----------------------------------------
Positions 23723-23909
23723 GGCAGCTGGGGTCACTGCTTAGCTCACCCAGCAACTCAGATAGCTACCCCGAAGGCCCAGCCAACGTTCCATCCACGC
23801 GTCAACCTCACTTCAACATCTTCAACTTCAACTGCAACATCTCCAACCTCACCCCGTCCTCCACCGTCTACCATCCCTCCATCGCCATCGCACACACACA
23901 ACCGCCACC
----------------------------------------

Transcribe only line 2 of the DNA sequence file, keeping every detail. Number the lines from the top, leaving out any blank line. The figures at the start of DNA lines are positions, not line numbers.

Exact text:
23723 GGCAGCTGGGGTCACTGCTTAGCTCACCCAGCAACTCAGATAGCTACCCCGAAGGCCCAGCCAACGTTCCATCCACGC